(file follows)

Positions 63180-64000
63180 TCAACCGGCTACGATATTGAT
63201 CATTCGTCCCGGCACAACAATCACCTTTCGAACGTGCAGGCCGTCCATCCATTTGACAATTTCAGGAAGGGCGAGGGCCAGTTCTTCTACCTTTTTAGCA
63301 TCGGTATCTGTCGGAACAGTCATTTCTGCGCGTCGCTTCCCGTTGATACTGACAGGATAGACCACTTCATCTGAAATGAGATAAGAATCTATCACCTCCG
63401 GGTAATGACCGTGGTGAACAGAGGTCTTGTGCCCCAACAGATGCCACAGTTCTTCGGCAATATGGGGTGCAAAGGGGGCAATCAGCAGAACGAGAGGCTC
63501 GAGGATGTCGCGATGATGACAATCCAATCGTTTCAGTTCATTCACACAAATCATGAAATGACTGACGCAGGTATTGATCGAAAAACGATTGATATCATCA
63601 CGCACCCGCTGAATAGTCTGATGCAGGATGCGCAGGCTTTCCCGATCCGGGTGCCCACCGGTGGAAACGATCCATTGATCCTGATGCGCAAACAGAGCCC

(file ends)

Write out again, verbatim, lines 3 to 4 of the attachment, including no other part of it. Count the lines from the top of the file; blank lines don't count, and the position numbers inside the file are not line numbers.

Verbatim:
63201 CATTCGTCCCGGCACAACAATCACCTTTCGAACGTGCAGGCCGTCCATCCATTTGACAATTTCAGGAAGGGCGAGGGCCAGTTCTTCTACCTTTTTAGCA
63301 TCGGTATCTGTCGGAACAGTCATTTCTGCGCGTCGCTTCCCGTTGATACTGACAGGATAGACCACTTCATCTGAAATGAGATAAGAATCTATCACCTCCG